Single women pastors choose motherhood
When St. Paul Baptist Church in Philadelphia hired Leslie Callahan as its first female pastor in 2009, she was nearing her 40th birthday and her biological clock was getting hard to ignore.
She delighted in her ministry but also wanted a husband and children in her life. Finding a husband she couldn’t do much about—he just hadn’t stepped into her life.
“But it was clear to me that I was going to do everything in my power to realize my dream of becoming a parent,” she said.
Now Callahan is mother to 22-month-old Bella, who was welcomed joyously by what the pastor describes as “a pretty traditional Baptist church.” She describes Bella’s arrival as “a divine regrouping,” a different answer to her prayers than she had envisioned. “I definitely feel that God brought Bella and me into each other’s lives.”
According to federal statistics, more than 40 percent of births are to unmarried mothers.
Even in houses of worship that have accepted women in the pulpit, an unwed mother can still unsettle the pews. Yet some female clergy are concluding that their congregations can handle their choice.
“These women are putting forward the possibility that not only can you have a vocation to ministry and a vocation to motherhood, but that marriage is not necessarily a part of that,” said Ann D. Braude, director of the Women’s Studies in Religion Program at Harvard Divinity School.
For many congregants, having a pregnant single woman lead the congregation crosses a line that a single adoptive mother does not, Braude said.
Callahan chose adoption. After St. Paul’s had taken the step of giving the pulpit to a single woman, she didn’t want to ask the congregation to accept a pregnant single woman. “I didn’t think it would be a fair thing to do.”
The women interviewed for this story had the financial means to support a family on their own. While most parents struggle to balance work and children, the feat is harder still for public figures whose work is to nurture a congregation.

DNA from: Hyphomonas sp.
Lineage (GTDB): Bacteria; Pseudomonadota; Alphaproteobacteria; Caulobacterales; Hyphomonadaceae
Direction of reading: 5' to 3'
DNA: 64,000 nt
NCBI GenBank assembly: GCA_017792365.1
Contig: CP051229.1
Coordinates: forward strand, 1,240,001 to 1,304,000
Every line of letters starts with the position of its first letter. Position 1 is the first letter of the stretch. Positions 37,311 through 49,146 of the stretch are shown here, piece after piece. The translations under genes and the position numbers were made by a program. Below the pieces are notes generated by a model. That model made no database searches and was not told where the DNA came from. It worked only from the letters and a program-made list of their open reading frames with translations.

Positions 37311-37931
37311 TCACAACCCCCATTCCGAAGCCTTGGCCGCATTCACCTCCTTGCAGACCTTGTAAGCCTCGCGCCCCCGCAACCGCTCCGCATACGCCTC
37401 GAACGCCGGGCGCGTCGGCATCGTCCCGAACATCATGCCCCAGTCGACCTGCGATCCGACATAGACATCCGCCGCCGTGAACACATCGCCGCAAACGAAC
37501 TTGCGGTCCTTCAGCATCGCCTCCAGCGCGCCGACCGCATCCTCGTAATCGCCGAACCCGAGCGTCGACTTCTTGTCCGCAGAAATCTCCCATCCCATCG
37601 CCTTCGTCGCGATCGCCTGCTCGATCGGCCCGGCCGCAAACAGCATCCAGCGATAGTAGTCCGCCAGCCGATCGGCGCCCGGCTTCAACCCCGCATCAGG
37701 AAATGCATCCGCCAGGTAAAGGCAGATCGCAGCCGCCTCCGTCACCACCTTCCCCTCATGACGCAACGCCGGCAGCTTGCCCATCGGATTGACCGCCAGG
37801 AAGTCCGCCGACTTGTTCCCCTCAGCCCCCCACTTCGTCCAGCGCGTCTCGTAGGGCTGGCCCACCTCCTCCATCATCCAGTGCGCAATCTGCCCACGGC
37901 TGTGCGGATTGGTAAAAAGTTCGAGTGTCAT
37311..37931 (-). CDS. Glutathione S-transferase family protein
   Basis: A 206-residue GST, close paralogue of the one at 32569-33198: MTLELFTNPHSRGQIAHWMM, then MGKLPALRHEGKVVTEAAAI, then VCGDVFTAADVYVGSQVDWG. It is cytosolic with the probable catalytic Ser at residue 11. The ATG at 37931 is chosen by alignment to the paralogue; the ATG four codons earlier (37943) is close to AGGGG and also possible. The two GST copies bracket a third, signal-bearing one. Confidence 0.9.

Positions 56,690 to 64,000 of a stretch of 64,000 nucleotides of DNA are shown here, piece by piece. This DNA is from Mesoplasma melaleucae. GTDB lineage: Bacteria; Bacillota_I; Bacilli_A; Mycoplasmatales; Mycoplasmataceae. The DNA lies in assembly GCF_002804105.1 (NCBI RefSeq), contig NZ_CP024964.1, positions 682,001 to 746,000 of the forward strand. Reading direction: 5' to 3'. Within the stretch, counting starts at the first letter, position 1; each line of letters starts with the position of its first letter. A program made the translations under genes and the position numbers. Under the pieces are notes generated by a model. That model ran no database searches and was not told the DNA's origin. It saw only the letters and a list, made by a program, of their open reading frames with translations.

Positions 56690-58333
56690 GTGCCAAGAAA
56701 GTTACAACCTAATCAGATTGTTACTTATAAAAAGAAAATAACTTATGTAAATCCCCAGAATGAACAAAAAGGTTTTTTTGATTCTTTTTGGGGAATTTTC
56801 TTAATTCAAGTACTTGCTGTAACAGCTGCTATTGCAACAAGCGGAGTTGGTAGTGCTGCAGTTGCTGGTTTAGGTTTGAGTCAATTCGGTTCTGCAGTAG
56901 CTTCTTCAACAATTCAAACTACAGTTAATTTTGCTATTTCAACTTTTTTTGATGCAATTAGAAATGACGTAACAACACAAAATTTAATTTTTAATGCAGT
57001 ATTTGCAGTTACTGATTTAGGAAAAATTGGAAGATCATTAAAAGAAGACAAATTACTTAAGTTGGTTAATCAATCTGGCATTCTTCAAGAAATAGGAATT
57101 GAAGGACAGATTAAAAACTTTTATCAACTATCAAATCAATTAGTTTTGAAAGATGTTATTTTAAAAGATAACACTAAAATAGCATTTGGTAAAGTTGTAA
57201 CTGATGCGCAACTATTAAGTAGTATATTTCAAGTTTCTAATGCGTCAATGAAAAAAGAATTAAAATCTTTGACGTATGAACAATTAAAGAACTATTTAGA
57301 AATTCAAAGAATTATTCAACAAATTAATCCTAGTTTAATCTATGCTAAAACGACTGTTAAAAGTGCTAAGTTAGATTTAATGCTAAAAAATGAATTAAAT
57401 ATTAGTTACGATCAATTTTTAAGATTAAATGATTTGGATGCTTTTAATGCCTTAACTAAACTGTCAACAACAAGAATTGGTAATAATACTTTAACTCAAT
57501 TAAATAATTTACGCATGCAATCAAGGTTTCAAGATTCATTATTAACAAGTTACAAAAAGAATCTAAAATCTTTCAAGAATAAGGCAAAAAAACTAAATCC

Beverly Bartlett, associate pastor of Manhattan’s Madison Avenue Presbyterian Church, had made a motherhood pact with herself when she was in her twenties. If she were still single in her mid-thirties, she would try to have children on her own.
She waited until her forties and learned that her chances to have a successful pregnancy were not good. But a toddler in Nepal needed a home. Emily, now ten, is the minister’s daughter. “The church,” said Bartlett, “is her extended family.”
And what if Bartlett had become pregnant, instead of adopting?
“The church probably could have handled it, but not without some discussion, and there probably would have been some people who would not have looked upon it favorably,” she said.
Bartlett has spoken with one other clergywoman who has embarked on parenthood without a partner, and she has heard of another.
Carolyn Gordon, who chairs the department of preaching and communication at Fuller Theological Seminary, said women preachers are still new in many congregations, and their presence is bound to bring change. The first wave of ordained women may not have considered unmarried motherhood an option, she said.
“But I would not be surprised to see more as time goes on,” she said. “The women groomed for ministry are different now.” —RNS